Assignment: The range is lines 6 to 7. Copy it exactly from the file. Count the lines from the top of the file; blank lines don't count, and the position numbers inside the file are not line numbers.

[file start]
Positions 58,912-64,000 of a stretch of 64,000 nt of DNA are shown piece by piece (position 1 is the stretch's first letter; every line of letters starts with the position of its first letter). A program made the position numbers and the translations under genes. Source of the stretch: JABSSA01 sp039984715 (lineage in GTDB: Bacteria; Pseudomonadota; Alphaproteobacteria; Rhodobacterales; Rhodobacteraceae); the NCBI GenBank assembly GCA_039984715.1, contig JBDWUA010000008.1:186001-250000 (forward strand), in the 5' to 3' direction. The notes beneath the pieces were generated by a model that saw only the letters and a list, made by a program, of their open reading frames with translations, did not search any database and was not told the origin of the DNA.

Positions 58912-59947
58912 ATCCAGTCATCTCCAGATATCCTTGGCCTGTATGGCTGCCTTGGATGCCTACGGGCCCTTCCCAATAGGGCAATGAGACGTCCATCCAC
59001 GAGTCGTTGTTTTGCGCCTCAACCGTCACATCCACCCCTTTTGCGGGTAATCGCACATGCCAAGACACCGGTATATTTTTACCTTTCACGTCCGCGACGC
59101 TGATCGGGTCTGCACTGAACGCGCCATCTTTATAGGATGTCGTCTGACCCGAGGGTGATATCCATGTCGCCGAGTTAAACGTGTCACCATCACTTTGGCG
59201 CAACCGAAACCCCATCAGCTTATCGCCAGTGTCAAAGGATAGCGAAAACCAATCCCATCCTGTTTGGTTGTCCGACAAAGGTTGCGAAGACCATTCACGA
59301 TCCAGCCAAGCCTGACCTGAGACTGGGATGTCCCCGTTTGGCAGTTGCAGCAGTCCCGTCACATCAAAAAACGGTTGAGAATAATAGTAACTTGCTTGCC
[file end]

59201 CAACCGAAACCCCATCAGCTTATCGCCAGTGTCAAAGGATAGCGAAAACCAATCCCATCCTGTTTGGTTGTCCGACAAAGGTTGCGAAGACCATTCACGA
59301 TCCAGCCAAGCCTGACCTGAGACTGGGATGTCCCCGTTTGGCAGTTGCAGCAGTCCCGTCACATCAAAAAACGGTTGAGAATAATAGTAACTTGCTTGCC